Phil Hughes features the best single-season strikeout-to-walk ratio of 11.0 heading into Friday's start.
Phil Hughes was legitimately annoyed when he walked Chicago’s Jordan Danks last Saturday. Few pitchers hate walking batters the way Hughes does, and he knew the walk had some implications on a little-known statistic — one he could set a new single-season mark for by year’s end.
As Hughes prepares to start Friday’s game against Cleveland, he does so with a strikeout-to-walk ratio of 11.0 — 176 strikeouts and 16 walks. That equals the best single-season ratio in the history of baseball, matching the mark set by Mets pitcher Bret Saberhagen in 1994. With that second-inning walk to Danks on Saturday, Hughes knew he had to pick up 11 strikeouts to get back to that ratio.
Sure enough, he did just that. But several days later, the walk to Danks — just the 16th walk Hughes has issued in 194 2/3 innings this season — still ate at him.
"I’m disappointed giving up walks whatever the case, especially when I have a guy 0-2," Hughes said, alluding to the Danks at-bat in which the Twins righty got ahead in the count. "I sort of tried to avoid walks, whatever the situation. It was disappointing in the moment. Hopefully my next couple starts out, I can avoid them and see where it shakes out at the end."
It could shake out to be the best strikeout-to-walk ratio in baseball history. Sitting behind Saberhagen’s all-time record is Cliff Lee, who had 10.28 strikeouts for every walk back in 2010. You have to go all the way back to 1884 — Jim Whitney of the Boston Beaneaters — to find the only other instance of a pitcher striking out 10 batters per walk in a single season.
Most of Hughes’ other numbers during his first year in a Twins uniform have been impressive, including his 3.56 ERA and 15 victories. He’s already set a new career high for most innings in a season and should top the 200-inning mark in Friday’s game.
But it’s Hughes’ ability to limit walks while also racking up strikeouts that’s been historic.
"I don’t think I would put a whole lot of stock into it," Hughes said. "For me, it’s about quality starts, giving us a chance to win, limiting runs. Those are the key numbers. That’s what translates to wins and losses. It’d be kind of a cool thing, but certainly not an earth-shattering mark by any means. You could have an unbelievable strikeout-to-walk ratio and still give up a ton of runs. Limiting runs and winning games is what we’re here to do, and everything else just kind of comes with that."
Before this season, Hughes’ best strikeout-to-walk ratio was 2012 with the Yankees, when he posted 165 strikeouts and walked 46 batters — a ratio of 3.59. So why the drastic jump?
Hughes didn’t have a complicated answer when asked for the key to this year’s success.
"Just trusting my stuff and attacking the zone," he said. "I wish I had a more elaborate answer for you. I feel like my mechanics have been pretty sound for the most part this year, allowing myself to repeat my delivery and throw a lot of strikes."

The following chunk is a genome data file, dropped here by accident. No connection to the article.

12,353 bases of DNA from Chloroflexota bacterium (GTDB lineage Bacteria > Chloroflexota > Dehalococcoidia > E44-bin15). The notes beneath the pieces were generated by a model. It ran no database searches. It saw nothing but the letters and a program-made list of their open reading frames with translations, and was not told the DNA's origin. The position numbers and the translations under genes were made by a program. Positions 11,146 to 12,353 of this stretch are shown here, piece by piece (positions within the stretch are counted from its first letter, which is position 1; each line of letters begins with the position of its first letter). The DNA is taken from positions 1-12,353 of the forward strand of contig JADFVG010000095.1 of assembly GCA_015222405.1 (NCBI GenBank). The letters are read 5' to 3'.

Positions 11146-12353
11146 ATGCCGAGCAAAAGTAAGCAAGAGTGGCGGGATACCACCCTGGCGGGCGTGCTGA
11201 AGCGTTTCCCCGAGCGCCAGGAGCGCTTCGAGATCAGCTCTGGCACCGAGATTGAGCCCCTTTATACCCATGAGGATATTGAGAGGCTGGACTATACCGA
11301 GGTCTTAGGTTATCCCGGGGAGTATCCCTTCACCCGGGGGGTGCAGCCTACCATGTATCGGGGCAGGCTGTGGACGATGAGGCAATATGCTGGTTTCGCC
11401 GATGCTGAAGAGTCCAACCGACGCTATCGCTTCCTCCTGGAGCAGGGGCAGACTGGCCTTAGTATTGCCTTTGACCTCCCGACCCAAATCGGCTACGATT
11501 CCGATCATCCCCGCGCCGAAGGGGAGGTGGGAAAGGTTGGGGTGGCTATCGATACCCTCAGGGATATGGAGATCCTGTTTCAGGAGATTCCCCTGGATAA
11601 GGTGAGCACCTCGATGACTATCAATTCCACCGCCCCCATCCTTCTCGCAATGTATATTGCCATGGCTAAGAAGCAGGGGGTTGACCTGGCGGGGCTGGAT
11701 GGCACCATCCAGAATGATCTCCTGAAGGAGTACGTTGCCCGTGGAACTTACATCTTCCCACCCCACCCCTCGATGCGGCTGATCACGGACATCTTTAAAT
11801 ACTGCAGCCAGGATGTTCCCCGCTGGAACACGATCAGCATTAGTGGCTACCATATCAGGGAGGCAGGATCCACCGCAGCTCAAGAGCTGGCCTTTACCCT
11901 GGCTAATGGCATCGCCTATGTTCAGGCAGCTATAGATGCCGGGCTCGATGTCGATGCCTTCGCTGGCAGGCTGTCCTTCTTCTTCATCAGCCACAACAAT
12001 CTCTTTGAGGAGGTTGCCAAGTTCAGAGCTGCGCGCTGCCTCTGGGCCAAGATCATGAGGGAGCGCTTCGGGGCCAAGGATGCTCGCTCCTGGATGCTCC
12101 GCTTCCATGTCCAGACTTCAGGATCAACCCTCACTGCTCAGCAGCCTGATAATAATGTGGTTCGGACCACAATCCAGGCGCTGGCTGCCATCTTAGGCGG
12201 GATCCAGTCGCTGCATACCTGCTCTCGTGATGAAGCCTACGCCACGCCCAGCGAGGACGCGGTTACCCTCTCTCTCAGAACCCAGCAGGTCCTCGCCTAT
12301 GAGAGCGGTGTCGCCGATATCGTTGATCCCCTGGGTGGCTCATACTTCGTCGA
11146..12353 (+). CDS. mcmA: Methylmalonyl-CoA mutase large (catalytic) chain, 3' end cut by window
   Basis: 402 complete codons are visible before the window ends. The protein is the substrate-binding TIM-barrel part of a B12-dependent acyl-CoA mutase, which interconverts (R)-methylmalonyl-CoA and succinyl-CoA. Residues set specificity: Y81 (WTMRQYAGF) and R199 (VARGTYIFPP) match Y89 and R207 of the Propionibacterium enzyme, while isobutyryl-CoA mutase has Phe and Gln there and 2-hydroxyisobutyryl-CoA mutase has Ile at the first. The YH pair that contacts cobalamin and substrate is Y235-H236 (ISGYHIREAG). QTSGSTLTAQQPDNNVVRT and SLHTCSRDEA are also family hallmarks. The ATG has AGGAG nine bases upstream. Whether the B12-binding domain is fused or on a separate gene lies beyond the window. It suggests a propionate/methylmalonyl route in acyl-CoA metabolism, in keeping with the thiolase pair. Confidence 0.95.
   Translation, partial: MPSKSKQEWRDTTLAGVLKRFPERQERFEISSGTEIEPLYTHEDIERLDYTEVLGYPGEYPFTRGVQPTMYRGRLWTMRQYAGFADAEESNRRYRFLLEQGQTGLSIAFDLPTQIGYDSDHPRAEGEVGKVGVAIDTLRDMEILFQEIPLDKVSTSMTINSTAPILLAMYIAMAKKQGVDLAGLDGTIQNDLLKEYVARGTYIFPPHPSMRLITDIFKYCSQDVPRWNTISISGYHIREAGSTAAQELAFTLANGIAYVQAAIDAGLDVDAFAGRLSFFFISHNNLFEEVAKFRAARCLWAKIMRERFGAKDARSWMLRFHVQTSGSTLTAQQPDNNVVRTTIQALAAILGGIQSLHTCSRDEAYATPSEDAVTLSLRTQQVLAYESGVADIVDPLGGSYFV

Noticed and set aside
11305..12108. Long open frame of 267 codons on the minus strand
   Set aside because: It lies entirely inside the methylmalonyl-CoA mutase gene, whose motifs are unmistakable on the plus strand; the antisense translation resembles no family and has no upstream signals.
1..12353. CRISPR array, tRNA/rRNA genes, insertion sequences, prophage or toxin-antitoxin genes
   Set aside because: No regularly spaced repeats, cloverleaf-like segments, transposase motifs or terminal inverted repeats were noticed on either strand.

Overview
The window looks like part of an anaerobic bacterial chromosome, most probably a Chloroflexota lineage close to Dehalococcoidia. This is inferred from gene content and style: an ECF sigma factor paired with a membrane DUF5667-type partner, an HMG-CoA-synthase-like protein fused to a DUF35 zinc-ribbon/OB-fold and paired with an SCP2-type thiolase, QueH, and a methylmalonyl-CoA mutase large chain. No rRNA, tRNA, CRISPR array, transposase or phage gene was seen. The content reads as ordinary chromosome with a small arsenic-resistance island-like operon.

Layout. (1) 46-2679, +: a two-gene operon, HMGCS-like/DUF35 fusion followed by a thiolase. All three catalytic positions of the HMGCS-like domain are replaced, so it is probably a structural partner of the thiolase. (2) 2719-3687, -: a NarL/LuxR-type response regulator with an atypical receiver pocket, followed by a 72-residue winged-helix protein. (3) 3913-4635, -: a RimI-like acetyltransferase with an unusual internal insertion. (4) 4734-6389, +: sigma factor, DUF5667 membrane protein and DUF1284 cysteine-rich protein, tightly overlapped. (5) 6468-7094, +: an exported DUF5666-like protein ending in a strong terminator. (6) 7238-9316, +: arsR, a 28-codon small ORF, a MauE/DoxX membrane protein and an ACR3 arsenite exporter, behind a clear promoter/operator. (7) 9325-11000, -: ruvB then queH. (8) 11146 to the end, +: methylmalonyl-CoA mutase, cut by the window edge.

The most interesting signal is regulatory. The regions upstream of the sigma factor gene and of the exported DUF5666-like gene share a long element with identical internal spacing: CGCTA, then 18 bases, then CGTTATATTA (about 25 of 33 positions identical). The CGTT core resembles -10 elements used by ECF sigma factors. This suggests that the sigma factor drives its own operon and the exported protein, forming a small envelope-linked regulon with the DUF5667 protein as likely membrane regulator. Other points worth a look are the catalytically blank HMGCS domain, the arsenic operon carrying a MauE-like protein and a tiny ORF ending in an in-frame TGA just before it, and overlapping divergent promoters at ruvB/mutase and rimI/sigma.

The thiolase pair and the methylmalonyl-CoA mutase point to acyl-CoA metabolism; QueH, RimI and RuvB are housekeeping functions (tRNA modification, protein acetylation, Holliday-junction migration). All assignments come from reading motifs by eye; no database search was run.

Whatever the reason, the Twins will take it. Minnesota is an organization that has prided itself on limiting walks — even if Twins pitchers haven’t always possessed the greatest strikeout potential. Manager Ron Gardenhire cites the likes of Brad Radke, who led the league in 2001 when he struck out 5.27 batters per walk. In his career, Radke ranks 34th all time in baseball history with a 3.30 K/BB ratio. Twins general manager Terry Ryan brought up the name of Carlos Silva, whose 7.89 K/BB ratio was the best in the league in 2005 and ranks 17th best in a single season.
Hughes has a chance to top all of them in his first season of a three-year, $24 million deal with Minnesota.
"You can tell that he thinks about that," Gardenhire said. "He doesn’t want to put people on free. He believes in throwing the ball in and out and over the plate. He worked hard at it this year. If you look at his numbers, it’s kind of in ridiculous territory how well he’s thrown the ball over the plate (with) that few walks for that many innings. That’s pretty amazing. You don’t see too many guys being able to do something like that and have success."
Before the season, Hughes ditched his slider — "never a pitch that I really felt great with" — to focus on the rest of his repertoire. His curveball has been a big pitch for Hughes this year, but he said the ability to establish his cutter on both sides of the plate has been instrumental in limiting the walks while piling up the strikeouts.
As for that historic mark Hughes is chasing? He admits it’s on his mind as he prepares for his last few starts of the season. But if he doesn’t get it, he won’t be heartbroken.
"Obviously our job as pitchers is to not allow runs, and that’s the ultimate goal," Hughes said. "The other things are a good indicator of how good of a job you’re doing with that. If I can go out there and throw a shutout every time, I don’t really care what anything else says, whatever numbers I have or anything like that. That’s basically what it boils down to. I’m not trying to limit walks and get a bunch of strikeouts and everything else is out the window. I’m trying to get outs first and foremost and everything else kind of falls into place."